As I've told NISMO to take their time with checking over my car, no real updates that I can talk about here. Hopefully soon...
In the meantime, I recently had an opportunity to drive my other car up to the Prince & Skyline Museum up in Nagano. I will do a full blog post on the history of Prince Motors, the Skyline, and the cars in this museum, but there was one car that I felt deserves special attention. The R34 GT-R development car.
|At first glance a BCNR33 with Series 3 headlights and matte black paint...|
Anyway, back to this car.
R34 GT-R Development Car
Objective of testing: This car was constructed for the main purpose of evaluating aerodynamics
Specs: Base car is R33 GT-R V-Spec
Installation of Front Diffuser (Dry carbon construction)
Installation of Rear Diffuser (Dry carbon construction)
Changed Rear spoiler to R34 equivalent (height, angle, etc.)
Changed Tires to 245/40ZR18
Strengthened rigidity inside the rear fenders and rear pillars
Testing period: Around 1996-97. Mainly in Tochigi, and extreme test runs at the Hokkaido testing grounds
Behind the Scenes: While this car was officially nicknamed the "Stealth" most of the test drivers at the time lovingly called it the "Karasu."
Let's take a closer look at some of the items listed:
|I guess they decided on the 34's 18 inch wheel design fairly early|
Ok so let's check out the front diffuser. The car is wearing a Series 1/2 front lip spoiler, with the one piece dry carbon diffuser attached underneath.
|I'm guessing the rivets on the side are for a bracket of some kind to attach the carbon diffuser. The tape appeared to be covering some damage.|
|Here, you can see some obvious curb damage - but you can also see that the diffuser extends back to the rear of the oil pan.|
|Here you can see how the front outlet on the diffuser extends to air in the back. Also, they've used what appears to be flexible black tubing used to cover wires to cover up the cuts made to the lip spoiler and the diffuser.|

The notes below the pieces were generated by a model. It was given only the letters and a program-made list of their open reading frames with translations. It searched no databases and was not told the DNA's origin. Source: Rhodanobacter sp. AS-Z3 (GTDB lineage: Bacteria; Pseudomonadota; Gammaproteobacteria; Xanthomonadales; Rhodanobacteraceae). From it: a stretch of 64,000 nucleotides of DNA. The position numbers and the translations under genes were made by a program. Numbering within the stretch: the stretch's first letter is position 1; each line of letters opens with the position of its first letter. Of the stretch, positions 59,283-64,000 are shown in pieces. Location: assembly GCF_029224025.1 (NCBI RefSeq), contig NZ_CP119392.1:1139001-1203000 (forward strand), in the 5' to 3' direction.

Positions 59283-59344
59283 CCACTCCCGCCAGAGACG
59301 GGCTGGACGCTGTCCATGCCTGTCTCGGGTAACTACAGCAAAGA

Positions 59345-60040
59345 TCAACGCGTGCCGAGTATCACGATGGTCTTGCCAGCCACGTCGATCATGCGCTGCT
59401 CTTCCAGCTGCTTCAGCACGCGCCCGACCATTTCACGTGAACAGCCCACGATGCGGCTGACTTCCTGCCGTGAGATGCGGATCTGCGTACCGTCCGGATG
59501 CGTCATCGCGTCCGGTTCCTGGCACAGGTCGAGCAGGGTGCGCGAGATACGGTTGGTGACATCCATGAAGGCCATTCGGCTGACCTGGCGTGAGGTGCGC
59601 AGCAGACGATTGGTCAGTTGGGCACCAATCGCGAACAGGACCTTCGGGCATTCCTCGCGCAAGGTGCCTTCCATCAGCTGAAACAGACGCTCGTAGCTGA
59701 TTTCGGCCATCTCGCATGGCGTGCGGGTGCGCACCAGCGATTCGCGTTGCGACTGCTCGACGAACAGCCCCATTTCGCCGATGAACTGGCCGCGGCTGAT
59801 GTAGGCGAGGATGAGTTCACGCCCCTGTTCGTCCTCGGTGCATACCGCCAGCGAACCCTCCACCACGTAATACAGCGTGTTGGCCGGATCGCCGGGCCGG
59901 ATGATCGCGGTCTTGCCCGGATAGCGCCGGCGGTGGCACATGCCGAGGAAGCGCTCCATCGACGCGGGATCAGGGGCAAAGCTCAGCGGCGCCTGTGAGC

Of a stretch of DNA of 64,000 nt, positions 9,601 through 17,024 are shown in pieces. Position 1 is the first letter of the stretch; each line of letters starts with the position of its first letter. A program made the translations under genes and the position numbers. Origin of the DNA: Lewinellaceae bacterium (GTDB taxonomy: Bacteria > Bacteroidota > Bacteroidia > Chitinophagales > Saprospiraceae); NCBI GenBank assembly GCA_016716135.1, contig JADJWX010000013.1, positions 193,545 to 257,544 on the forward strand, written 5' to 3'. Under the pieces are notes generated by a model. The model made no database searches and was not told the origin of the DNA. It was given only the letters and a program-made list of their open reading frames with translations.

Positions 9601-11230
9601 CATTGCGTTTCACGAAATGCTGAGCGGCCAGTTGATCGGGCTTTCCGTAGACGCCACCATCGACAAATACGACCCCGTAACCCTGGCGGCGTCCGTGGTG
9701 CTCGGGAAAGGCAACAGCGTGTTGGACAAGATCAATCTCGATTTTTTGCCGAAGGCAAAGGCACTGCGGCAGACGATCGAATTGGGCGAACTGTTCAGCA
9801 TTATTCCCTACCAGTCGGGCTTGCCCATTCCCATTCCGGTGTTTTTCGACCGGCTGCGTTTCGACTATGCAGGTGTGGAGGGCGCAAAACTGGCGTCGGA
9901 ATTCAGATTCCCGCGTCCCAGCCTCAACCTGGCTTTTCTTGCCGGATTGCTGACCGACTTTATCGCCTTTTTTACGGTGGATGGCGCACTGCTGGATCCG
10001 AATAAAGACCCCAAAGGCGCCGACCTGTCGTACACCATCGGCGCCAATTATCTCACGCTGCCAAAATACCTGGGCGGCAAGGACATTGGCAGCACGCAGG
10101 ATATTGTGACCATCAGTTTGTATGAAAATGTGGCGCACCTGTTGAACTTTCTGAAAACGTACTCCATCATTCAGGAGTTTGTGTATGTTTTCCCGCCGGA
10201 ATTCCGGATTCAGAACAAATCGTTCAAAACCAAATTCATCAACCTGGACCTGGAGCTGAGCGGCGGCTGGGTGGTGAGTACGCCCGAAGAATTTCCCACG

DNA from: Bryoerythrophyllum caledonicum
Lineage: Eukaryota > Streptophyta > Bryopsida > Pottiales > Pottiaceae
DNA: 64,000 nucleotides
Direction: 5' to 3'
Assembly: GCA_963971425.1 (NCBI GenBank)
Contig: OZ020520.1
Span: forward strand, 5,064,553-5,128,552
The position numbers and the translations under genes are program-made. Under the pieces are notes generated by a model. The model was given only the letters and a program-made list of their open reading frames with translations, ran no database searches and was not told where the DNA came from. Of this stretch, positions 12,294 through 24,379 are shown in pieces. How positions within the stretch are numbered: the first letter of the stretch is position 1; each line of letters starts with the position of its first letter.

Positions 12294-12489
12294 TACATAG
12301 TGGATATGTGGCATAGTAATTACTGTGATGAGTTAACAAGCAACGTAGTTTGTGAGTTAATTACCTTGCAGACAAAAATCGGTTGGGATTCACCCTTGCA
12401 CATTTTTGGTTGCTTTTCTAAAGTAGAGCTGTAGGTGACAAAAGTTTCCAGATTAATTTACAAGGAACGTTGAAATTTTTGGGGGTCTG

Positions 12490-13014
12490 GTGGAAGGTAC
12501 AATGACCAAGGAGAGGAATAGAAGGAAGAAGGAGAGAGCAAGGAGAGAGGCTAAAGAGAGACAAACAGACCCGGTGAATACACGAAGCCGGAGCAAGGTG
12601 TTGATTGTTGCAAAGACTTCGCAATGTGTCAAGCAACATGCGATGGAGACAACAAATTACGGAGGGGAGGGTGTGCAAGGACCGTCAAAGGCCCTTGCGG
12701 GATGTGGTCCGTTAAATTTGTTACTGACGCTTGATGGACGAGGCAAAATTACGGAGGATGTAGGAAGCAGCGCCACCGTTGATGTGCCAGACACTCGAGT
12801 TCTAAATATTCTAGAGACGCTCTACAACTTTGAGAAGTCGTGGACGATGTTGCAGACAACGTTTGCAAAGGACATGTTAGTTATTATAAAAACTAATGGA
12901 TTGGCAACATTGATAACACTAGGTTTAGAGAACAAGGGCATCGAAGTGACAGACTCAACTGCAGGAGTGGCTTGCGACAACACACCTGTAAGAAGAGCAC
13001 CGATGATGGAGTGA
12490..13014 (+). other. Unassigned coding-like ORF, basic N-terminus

|Can anyone make out what it says there?|
|Obviously, the car was jacked up quite a bit. And someone messed up at least once.|
|Exhaust looked pretty normal and OEM - makes sense as they weren't trying to improve power. Also, you can see how far back the front diffuser extends.|
|Looks pretty boring...standard muffler too...|
|But when you take a closer look - the fins are different front to back. |
Inside ones get taller towards the back, while outside ones taper off.
|Looks like they just cut around the muffler. No need for the clean finished look.|
|yeah, that 34 in the back... see below|
|In the 34s, the rear C pillars have foam that hardens- in this car, looks like maybe a plate or something was welded in place?|
|Any readers with welding expertise? What would these lines suggest to you?|
And finally, here is one for the 34 fans. This is the car you can blame for not beating the 33's sub 8 minute Nurburgring lap time.
|The description talks about how the R33 was fast enough but they wanted to make the R34 easier to drive - which is consistent with articles on the issue as I've covered before (you can also see photos of this same 34).|
In the meantime, they should thank the Karasu 33 V-Spec for contributing to the improvements made on the 34. In any case, a very interesting car that belongs to be better recognized for its contributions to the GT-R, both the 33 and the 34.
Check in again soon, I have a few dozen photos of the rest of the cars in the museum I will be uploading very soon!
I sent you a message on IG, I saw your car at Omori. Check it out when you have the chance.
Very cool once again. Shame about the poor jacking, seems like this is a very common issue with unibody cars.
This is the sort of engineering prototype I'm used to seeing to be honest. Rough around the edges, clearly not ready for mass production but a critical proof of concept.
I wonder if anyone has tried to replicate the R34 front diffuser but for the R33. Most of the diffusers out there seem to be out of production these days.
A lot of the brochure's dont load anymore on your links, on the right side of your website.
Are you able to upload the brochure's please?
or can you post a link to a shared folder?
or I'll do it for you if and share with everyone?
Kevin and Anon, thanks for the comments.
Jason - which ones? They seem to load normally for me?
Another stellar post with some really interesting information and rarely seen images from the past.
You asked about the sticker on the underside of the front diffuser.
I copied it from your site, pasted it into PowerPoint, then cropped it and stretched it vertically. (In case you want to try it yourself).
I reads 'Team Four Legs'. I have no idea what this means though. Perhaps something Japan specific circa 1997.
PS - Jason, viewing the site in Internet Explorer will show you the brochures down the side. I have the same issue of not seeing them in Firefox.
Thank you Leon!!
I have no idea what Team Four Legs could possibly be. But as you know, the Japanese can be very weird, and/or it's one of those Japanese English (japlish) terms that had some meaning back then...
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